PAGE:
Brazil's construction colossus Odebrecht and affiliated petrochemical company Braskem SA agreed on Wednesday in New York to pay at least US$3.5 billion, the largest penalty ever in a foreign bribery case, to resolve international charges involving payoffs to Brazil's state oil company and others.
Odebrecht and Braskem pleaded guilty in U.S. federal court in Brooklyn to conspiring to violate a U.S. foreign bribery law after an investigation involving political kickbacks at Brazil's Petrobras unearthed the bribery scheme.
The huge penalty was negotiated as part of a broad settlement with U.S., Brazilian and Swiss authorities.
Some of the hundreds of millions of dollars used in bribes to secure lucrative business PUBLICIDAD
deals flowed through the American banking system and some of the schemes were planned in the United States, enabling U.S. authorities to claim jurisdiction in the case.
Odebrecht is Latin America's biggest engineering firm. Braskem, the region's biggest petrochemical producer, is jointly owned by Odebrecht and Petrobras.
Their guilty pleas were the first in the United States following a nearly three-year investigation in Brazil dubbed Operation Car Wash into corruption at Petrobras, which has led to dozens of arrests and political upheaval in Brazil.
The total fines and penalties to be paid out by the companies exceeded a 2008 agreement in which German engineering company Siemens paid US$1.6 billion to U.S. and European authorities for paying bribes to win government contracts.
Odebrecht and Braskem were charged with conspiring to violate the U.S. Foreign Corrupt Practices Act, which is aimed at deterring companies from bribing officials overseas.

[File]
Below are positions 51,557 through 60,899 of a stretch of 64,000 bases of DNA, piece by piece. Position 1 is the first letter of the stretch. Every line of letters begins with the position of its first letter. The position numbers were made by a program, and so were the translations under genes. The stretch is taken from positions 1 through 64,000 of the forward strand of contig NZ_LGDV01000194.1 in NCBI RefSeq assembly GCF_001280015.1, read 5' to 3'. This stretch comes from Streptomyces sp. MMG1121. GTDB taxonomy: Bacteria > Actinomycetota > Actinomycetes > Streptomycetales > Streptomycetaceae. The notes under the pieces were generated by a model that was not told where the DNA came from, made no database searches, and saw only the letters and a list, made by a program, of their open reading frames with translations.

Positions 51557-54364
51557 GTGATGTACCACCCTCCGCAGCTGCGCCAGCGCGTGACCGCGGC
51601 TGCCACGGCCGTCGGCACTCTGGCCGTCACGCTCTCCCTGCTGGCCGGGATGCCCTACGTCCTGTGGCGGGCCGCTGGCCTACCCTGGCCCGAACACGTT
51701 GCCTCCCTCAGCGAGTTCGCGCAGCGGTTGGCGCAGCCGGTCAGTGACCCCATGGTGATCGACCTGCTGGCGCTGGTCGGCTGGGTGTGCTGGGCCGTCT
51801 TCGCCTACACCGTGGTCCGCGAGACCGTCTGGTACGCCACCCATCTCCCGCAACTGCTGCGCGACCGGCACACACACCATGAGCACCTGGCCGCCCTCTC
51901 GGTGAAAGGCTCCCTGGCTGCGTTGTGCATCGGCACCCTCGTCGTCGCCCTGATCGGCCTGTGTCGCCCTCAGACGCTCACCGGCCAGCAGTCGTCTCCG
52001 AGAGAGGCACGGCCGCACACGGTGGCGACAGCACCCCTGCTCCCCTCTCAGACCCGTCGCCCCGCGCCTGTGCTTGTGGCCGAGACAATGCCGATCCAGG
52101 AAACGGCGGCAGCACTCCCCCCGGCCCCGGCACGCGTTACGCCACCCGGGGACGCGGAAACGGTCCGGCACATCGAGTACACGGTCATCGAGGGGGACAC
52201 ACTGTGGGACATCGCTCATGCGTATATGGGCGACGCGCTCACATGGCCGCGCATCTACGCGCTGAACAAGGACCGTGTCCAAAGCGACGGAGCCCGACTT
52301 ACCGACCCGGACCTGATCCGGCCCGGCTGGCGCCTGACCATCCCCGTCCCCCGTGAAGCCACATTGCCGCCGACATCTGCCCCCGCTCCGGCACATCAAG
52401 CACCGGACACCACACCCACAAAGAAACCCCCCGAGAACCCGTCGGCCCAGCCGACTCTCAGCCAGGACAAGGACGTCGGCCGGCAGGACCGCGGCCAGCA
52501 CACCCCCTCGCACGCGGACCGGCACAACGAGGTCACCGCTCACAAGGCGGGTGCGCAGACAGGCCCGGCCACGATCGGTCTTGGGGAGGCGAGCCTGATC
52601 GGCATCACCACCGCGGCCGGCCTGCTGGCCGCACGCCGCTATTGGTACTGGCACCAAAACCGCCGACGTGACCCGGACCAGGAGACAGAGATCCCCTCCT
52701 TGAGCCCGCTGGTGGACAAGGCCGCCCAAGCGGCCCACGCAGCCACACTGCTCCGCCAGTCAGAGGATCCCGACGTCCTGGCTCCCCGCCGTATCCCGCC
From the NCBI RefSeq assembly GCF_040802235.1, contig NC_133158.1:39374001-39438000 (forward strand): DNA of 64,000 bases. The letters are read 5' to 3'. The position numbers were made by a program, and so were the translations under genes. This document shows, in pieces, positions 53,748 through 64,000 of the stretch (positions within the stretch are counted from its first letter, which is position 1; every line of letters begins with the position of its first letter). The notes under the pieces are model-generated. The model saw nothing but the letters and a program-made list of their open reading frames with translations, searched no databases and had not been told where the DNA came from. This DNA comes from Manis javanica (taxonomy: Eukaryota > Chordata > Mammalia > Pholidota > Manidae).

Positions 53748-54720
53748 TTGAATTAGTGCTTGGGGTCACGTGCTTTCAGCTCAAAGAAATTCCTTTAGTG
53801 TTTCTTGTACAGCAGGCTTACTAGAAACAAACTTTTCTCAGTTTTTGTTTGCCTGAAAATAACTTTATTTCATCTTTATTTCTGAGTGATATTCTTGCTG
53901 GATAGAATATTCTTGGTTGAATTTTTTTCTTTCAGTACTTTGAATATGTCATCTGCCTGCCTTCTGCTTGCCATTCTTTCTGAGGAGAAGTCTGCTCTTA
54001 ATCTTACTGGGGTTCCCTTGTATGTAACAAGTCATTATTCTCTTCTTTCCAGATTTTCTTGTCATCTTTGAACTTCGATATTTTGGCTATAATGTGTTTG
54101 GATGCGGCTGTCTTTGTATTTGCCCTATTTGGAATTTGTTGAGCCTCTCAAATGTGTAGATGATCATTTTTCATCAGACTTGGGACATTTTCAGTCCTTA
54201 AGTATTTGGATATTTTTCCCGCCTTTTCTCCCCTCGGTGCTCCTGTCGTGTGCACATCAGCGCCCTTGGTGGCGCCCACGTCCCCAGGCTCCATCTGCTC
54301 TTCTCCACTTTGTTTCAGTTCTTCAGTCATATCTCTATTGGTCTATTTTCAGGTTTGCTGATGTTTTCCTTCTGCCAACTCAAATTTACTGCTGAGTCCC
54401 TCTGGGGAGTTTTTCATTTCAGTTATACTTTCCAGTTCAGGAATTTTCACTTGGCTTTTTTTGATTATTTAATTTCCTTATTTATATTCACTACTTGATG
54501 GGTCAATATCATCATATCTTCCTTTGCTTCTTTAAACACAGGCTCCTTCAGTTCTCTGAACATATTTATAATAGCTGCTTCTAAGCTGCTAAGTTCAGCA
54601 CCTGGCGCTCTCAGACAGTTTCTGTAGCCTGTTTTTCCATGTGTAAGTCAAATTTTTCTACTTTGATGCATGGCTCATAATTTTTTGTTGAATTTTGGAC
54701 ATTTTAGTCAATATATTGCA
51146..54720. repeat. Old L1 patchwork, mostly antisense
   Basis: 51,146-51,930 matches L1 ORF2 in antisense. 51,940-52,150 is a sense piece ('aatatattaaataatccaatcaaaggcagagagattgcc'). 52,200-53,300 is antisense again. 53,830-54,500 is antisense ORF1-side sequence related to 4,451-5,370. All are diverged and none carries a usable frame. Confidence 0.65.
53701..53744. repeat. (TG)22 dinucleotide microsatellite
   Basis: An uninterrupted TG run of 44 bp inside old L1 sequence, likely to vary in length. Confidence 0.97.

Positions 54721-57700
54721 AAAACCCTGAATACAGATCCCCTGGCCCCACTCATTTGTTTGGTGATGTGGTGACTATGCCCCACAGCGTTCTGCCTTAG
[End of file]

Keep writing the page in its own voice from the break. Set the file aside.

Odebrecht and Braskem used a hidden but fully functioning Odebrecht business unit - a 'Department of Bribery,' so to speak - that systematically paid hundreds of millions of dollars to corrupt government officials in countries on three continents, U.S. Deputy Assistant Attorney General Suh said in a statement.
From 2001 to 2016, Odebrecht paid approximately US$788 million in bribes in association with 100 projects in 12 countries, including Brazil, Angola, Argentina, Colombia, Ecuador, Mexico and Venezuela, according to the U.S. charging papers.
The companies hid the bribes through carefully disguised payments routed through a network of shell companies as well as suitcases of cash left at preset locations, Suh said.
The U.S. Justice Department said the penalty to be paid by the two companies amounted to at least US$3.5 billion, including US$2.6 billion from Odebrecht and US$957 million from Braskem. Brazilian authorities gave a lower figure for the overall deal but did not explain the discrepancy.
U.S. officials said most of the money would go to Brazilian authorities. Both companies also agreed to continue to cooperate with authorities, implement compliance improvements and become subject to oversight by external monitors.
Odebrecht's former CEO Marcelo Odebrecht is already serving a 19-year sentence after being found guilty on corruption charges last year in Brazil, Latin America's biggest country. He turned state's witness and is expected to be freed by the end of 2017.
According to U.S. prosecutors, Odebrecht said it was able to pay US$2.6 billion although it agreed the appropriate criminal fine would be US$4.5 billion. The judge scheduled sentencing for April, when the deal would become finalized.
Former Brazilian President Luiz Inacio Lula da Silva, who Brazilian prosecutors say oversaw a scheme in which Odebrecht paid 75 million reais (US$22.18 million) in bribes to win eight Petrobras contracts, is among those already charged in Brazil.